Reports from the Outgoing Committee


Chair: Jonny gave a comprehensive speech which observed the extreme circumstances the society found itself in, following a turbulent second semester in the previous academic year. Despite the noted hardships, including reduced funding and a core committee, the society was able to pass the audit of student groups with “flying colours” – an unprecedented commendation for the society.


Vice Chair: Matt gave a speech noting the involvement of the society with other political miniforum constituencies,  and building positive relations with these groups to do interpartisan events.


Secretary: Ellis observed his impressive work with the Twitter and Facebook accounts, building the profile of the society exponentially on a national level, and his sterling chairing of the Question Time Event.


Treasurer: Oliver gave an overview of the accounts, which are doing very well – despite the slashed funding we received from the guild based on Lembit Opik forgetting to charge us last year.


Campaigns Officer: John gave an account of the Westminster and Equal Marriage events, and spoke of future plans to hold events with the other societies.



Committee positions were elected at this point, with objections being raised at the First Past The Post voting system – though it was decided that this was the most efficient voting method at this moment in time.


Jonny nominated himself for the chair position, vowing to continue the good work done to this point and further improve the Society’s reputation. He was successfully re-elected unanimously, following a due election against RON. 


Matt self nominated for the position of vice chair, promising to further the positive relations engaged with other political societies on campus and become “the best Liberal Democrat society in the country.” Good luck on that one. Following a due election against RON, Matt was re-elected by unanimous vote.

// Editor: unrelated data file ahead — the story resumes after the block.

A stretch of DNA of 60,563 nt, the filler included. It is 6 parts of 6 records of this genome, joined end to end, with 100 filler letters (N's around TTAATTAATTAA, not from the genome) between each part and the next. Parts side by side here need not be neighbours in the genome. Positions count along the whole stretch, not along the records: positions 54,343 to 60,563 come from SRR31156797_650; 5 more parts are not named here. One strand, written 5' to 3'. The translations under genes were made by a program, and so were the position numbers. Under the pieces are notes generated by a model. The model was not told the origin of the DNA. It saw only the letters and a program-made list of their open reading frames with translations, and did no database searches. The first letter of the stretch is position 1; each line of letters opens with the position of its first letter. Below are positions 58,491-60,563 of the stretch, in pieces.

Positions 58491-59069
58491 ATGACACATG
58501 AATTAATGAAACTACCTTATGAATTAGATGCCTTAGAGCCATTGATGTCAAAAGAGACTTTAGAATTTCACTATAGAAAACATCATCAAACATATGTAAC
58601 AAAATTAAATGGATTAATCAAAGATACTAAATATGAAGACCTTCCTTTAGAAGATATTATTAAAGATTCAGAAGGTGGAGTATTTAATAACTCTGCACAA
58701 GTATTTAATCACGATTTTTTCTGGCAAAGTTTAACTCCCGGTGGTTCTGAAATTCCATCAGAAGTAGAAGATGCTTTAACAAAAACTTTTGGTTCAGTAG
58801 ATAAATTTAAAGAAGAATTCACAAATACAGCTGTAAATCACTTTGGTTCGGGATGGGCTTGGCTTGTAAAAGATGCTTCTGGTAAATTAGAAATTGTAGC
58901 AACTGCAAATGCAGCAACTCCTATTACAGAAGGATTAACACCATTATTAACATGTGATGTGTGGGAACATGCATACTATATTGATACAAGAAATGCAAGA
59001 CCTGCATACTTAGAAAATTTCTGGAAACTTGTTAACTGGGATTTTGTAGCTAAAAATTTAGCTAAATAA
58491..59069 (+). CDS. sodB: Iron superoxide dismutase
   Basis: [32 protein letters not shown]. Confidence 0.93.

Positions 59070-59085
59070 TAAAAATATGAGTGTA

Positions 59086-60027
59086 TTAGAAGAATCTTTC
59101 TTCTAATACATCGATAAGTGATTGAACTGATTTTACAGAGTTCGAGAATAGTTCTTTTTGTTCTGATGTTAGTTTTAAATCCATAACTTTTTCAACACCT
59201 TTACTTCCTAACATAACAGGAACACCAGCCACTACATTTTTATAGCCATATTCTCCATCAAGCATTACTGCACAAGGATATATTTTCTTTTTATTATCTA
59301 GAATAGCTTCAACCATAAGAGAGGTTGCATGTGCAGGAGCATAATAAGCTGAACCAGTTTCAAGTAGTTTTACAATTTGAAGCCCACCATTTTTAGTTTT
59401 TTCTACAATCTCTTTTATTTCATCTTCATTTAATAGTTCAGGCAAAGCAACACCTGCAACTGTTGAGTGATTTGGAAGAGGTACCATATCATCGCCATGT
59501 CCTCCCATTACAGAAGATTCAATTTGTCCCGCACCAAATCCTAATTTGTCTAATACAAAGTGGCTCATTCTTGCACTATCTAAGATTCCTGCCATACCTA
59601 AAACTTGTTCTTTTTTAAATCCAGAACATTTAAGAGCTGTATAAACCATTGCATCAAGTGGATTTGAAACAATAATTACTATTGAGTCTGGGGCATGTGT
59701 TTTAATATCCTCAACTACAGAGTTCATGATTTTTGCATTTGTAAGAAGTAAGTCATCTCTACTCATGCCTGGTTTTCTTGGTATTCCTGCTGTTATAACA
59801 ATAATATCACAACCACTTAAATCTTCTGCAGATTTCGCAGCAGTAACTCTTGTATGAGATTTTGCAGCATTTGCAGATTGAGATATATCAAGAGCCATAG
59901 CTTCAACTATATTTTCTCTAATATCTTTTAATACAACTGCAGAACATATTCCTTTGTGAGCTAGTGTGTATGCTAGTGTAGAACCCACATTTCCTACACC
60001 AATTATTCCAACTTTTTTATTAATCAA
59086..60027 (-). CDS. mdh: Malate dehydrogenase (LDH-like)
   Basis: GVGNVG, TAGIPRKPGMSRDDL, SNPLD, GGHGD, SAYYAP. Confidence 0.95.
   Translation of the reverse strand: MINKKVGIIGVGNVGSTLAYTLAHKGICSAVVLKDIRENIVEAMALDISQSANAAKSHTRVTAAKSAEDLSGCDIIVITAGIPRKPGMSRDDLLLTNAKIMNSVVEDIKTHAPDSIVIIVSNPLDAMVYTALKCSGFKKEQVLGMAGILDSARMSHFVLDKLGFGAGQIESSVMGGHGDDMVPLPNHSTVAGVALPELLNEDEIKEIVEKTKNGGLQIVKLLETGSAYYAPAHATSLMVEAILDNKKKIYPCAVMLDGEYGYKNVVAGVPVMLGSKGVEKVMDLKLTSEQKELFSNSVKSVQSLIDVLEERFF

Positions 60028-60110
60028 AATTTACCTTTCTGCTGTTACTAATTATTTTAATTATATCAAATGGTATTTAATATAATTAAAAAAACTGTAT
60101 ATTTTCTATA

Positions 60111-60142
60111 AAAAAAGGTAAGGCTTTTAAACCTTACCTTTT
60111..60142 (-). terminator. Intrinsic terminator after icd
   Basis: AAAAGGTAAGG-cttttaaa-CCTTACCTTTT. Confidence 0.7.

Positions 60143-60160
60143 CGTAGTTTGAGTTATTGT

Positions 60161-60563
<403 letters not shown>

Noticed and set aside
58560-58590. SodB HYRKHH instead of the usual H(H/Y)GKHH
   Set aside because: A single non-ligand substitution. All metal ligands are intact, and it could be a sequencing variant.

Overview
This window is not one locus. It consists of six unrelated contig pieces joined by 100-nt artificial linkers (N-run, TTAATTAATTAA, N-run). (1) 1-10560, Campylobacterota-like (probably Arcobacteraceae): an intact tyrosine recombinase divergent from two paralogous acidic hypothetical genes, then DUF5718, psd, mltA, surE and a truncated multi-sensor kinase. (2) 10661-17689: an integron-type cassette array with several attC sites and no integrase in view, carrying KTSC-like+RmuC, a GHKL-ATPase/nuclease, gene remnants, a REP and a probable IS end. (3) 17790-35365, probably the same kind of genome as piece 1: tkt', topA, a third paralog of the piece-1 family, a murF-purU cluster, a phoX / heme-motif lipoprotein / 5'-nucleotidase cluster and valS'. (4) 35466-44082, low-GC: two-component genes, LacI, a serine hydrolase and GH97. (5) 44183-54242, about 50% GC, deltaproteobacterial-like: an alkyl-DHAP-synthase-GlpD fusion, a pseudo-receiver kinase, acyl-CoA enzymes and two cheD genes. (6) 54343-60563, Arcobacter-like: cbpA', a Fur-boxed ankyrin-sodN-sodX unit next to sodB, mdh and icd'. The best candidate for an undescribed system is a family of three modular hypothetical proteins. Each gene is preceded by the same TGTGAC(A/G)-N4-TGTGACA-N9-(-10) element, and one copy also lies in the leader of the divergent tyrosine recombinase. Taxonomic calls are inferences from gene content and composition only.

Ellis nominated himself for Secretary, promising to keep increasing the profile of the society with further and more pressing online engagement. Re-elected by unanimous vote.


Oliver gave a description of the Treasurer role, which unfortunately went

uncontested and will be forwarded to an EGM at some meeting in the future.


John  said of the Campaigns Officer role; “Tony Blair once nearly said “things can only get better.”” He was duly re-elected against RON.


The Roles of Press and PR Officer and Secretary were merged, with Ellis pledging to continue building the profile of the society under the dual role. This was approved by unanimous vote.


The role of Liason Officer was uncontested, as the roles were largely filled by the Secretary and Vice Chair anyway.


The same applies for Social Secretary.


Plans for the Immediate Future

Jonny then gave an overview of the Eastleigh trip on Saturday, which Ellis and Matt are also going to at 6am(!) to campaign on behalf of the party.


Another Question Time event is being planned, particularly with a focus on Europe, with Phil Bennion MEP confirmed as attending.  Mused over whether or not to make it a joint event with the other societies, though no decision was reached as time was running out.


An interpartisan Bar Crawl is on the cards, with replies being awaited from the BULS and BUCF committees, pencilled in for the 20th March.


Ellis raised the possibility of a blog from Tim Farron on any topic – Matt suggested this would be about the Liberal Youth involvement in the Eastleigh by-election.


John would like to have another event with Lorely Burt.


Other Business

The POLSOC committee promoted their event featuring Major General Lane on the Army’s role in Afghanistan, held next Monday (25th). Also an Alumni speed dating night to focus on career routes (18th March). Their AGM is on the 20th March and the hearty invitation was extended to the society to join up.

The meeting was concluded.